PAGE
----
Review of the book. I read the 13 longlisted books for the 1011 Man Booker, and this was my favorite; Barnes, the winner, was my second favorite.
A story told in parts alternating between 1992 and 1939/1940, the main characters are three black men who met in Weimar Germany playing together in a jazz group. Weimar life has been described (over described?), and certainly black US jazz musicians are an often glimpsed part of the background. But this book brings that world, or at least the portion inhabited by these three musicians, to the fore. Two of the men (Skip and our narrator, Sid) grew up together in Baltimore and the third (Heiro) was born in Germany. The parts located in 1939/1940 have an incessant and accelerating tension of claustraphobia and boredom mixed with hightened anxiety as the three, joined by other characters, hide out in Berlin and then in Paris as they attempt to evade the nazis (called the Boot). This is obviously not an unusual plot. But what adds a new twist is that the only two characters in any real danger are the blond, jewish, pianist and Hiero, the black trumpeter born in Germany. The US passports held by Skip & Sid served as at least some protection against what was going on, particularly in Paris. As the narrator said, their problem was that "we was officially degenerate".
Because they have a place to stay in both Berlin and Paris, and at least some protection, the tension of the war itself is often a background narrative, not the main story line. And that other story line is the friendships, betrayals and loses that accumulate as they play their jazz, trying to record the perfect take of a riff on a popular nazi song. As time goes on in Paris more and more is sacrificed for the sake of this album, which is never properly completed, though an outtake survives and later leads to a documentary film that is a focus of the 1992 parts.
This is not a jazz book, I certainly wouldn't call jazz a central theme of the book. But it contains some of the most lyrical descriptions of jazz playing that I have read. Describing the first time the three played with Louis Armstrong (who is vibrantly described in a short section of the book) the author describes how each of the three enters into and intertwines on the song 'Old Town Wrangler'.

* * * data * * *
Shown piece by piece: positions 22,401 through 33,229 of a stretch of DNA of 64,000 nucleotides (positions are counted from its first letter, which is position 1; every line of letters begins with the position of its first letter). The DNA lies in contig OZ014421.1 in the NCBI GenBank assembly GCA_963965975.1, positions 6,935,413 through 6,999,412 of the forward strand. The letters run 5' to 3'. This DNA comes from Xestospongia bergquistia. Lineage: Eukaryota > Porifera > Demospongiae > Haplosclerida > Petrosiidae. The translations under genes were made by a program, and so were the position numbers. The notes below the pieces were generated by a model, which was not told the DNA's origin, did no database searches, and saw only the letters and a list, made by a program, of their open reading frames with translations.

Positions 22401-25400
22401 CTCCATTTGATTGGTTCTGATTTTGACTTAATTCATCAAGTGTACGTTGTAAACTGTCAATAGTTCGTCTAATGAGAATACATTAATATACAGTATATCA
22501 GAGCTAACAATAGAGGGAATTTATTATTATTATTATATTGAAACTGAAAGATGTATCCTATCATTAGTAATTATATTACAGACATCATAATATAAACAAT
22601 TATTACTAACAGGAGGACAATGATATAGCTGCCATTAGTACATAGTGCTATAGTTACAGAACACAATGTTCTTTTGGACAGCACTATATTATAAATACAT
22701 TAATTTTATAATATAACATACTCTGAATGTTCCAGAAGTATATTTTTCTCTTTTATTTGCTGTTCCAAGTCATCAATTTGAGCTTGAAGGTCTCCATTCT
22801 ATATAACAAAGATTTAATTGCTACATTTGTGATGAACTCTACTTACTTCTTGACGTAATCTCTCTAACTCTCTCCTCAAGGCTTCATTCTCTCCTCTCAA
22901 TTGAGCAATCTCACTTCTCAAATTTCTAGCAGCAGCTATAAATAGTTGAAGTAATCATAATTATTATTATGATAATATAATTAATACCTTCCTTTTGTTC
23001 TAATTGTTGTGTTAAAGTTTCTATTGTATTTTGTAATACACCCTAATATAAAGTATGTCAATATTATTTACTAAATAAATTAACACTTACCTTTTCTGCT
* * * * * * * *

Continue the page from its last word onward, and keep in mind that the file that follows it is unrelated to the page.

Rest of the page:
"And then, real late, Armstrong come in.
I was shocked. Ain't no bold brass at all. He just trilled in a breezy, casual way, like he giving some dame a second glance in the street without breaking stride. It was just so calm, so effortlessly itself."
But the element of this book that made it work for me was the narrator. He is the quintessential every man. He discovers that he isn't a great jazz player, and he was willing to do anything, even betrayal, to be great, in the game. After leaving Europe he comes back to Baltimore and lives the non-glamourous life, working for decades as a medical transcriptionist. The book opens as he is invited to the Berlin opening of a documentary film about Heiro, and Chip convinces Skip to attend. The continual self-doubt and frailty of Skip is in contrast to Chip's bombast. But Skip's shortfalls are those of a person who has lived a full life and is aware that he has much to regret. The straight-forward narrative reads like someone being honest with us and himself. But throughout the book he, and the reader, learn that things aren't as they appear, and that our emotions color both our actions and our perceptions. The narrative, and the narrator, feel alive and believable. Even the ever annoying Chip we learn to appreciate, as you appreciate an old family member you never really liked, but have learned to accept.
The book isn't perfect. Calling women "janes" hundreds of times throughout the book wears thin, and someone who spent decades doing transcriptions, even medical transcriptions, is unlikely to write "we et in silence". And the only female character, Delilah, was not very believable or well sketched. But these are minor complaints.